Keywords:mitochondrial DNA, evolutionary rate, Japanese Islands, Apodemus species, Quaternary glaciation
Use of the reliable time-dependent evolutionary rates of mitochondrial DNA might allow us to built realistic evolutionary scenario with phylogenetic inferences, covering a broad time scale based on the phylogenetic inferences. Other than using fossil evidence, it is possible to estimate evolutionary rates by relying on the well-established temporal framework of the Quaternary glacial cycles that would likely have promoted both rapid expansion events and interisland dispersal events. We are now focusing on the mitochondrial cytochrome b (Cytb; 1140 bp) sequences of a temperate species of wood mice (Apodemus argenteus and A. speciosus) from the Japanese Islands to assess evolutionary rates (site/million years) and obtained ca. 11% and 3% under assumption of rapid expansion and a priori information of the Quaternary climate fluctuation around 10 and 130 k years ago (ka), respectively (Suzuki et al., 2015). In addition, assuming that land-bridge like structures were created intermittently at glacial maxima of 100 k year intervals and shaped divergence patterns of the Cytb sequences of the larger Japanese wood mice A. speciosus, we obtained estimated evolutionary rates of 3.3 to 2.7% with presumed calibrations of 140, 250, 350 and 440 ka, through comparison of sequences from peripheral remote islands. In survey of rapid expansion signals in the lesser Japanese wood mouse Apodemus argenteus and three continental congeneric species from Asia and Europe, three levels of t values can be categorized into three levels, 3.9, 5.0-5.7 and 7.8-8.1. Adopting the idea in which the climate turned to be warm after preceded time of rapid cooling at 15, 53, 82 and 119 ka based on available pollen fossil evidence of trees including Quercus species, the evolutionary rates were estimated to be 11.4, 4.4-5.0, 3.1%, respectively. Here we propose the use of the time-dependent evolutionary rates (11~2.7%/site/million years) for the time span of 10 to 450 ka, hoping that it can be applicable to other species of murine rodents including mice and rats.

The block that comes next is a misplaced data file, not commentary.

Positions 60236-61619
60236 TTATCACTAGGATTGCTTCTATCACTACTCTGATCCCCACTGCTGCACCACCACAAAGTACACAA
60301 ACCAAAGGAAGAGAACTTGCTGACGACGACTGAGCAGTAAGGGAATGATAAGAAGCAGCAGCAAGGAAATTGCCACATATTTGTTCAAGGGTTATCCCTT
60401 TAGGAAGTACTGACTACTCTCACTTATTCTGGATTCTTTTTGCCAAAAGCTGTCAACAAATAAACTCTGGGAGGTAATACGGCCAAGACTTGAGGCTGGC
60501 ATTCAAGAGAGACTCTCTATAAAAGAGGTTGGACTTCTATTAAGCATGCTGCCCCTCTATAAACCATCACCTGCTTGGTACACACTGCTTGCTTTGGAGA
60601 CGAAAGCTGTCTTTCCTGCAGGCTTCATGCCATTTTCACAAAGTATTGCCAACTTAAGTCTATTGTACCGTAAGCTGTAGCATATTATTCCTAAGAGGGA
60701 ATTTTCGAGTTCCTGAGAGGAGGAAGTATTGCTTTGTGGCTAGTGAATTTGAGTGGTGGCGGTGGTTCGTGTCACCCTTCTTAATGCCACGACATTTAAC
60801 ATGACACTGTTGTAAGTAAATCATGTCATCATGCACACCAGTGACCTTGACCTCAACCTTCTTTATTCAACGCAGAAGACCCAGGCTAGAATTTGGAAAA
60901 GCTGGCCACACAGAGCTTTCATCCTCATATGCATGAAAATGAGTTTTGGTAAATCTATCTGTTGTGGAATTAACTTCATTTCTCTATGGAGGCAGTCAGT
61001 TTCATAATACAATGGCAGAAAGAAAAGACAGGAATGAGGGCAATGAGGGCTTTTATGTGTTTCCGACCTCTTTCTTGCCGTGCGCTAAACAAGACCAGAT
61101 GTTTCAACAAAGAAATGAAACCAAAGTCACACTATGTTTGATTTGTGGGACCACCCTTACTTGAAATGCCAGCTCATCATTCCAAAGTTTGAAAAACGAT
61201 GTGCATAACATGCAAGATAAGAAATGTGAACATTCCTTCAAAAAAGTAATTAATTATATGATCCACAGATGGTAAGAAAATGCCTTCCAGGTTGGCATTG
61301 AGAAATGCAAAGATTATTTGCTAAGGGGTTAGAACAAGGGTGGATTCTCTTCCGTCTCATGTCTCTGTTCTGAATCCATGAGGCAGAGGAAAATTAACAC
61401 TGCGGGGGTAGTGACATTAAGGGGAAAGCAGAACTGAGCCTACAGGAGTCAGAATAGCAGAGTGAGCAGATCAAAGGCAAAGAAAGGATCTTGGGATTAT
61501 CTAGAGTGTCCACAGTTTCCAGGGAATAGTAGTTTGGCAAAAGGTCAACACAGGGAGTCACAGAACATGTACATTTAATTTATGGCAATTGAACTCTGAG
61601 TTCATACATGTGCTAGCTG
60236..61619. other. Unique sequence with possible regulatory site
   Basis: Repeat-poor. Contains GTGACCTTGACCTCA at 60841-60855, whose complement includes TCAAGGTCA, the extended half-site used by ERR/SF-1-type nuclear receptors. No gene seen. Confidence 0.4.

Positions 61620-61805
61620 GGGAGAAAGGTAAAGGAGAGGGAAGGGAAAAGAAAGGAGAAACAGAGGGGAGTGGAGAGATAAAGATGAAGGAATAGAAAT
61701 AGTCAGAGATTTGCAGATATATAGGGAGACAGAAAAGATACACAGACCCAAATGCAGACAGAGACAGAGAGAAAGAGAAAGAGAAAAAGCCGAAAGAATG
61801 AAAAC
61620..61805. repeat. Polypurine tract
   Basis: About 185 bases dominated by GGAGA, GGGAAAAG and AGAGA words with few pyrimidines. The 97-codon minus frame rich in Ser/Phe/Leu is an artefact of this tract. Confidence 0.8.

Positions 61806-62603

Reference: Suzuki Y, Tomozawa M, Koizumi Y, Tsuchiya K, Suzuki H (2015) Estimating the molecular evolutionary rates of mitochondrial genes referring to Quaternary Ice Age events with inferred population expansions and dispersals in Japanese Apodemus. BMC Evolutionary Biology, 15,187.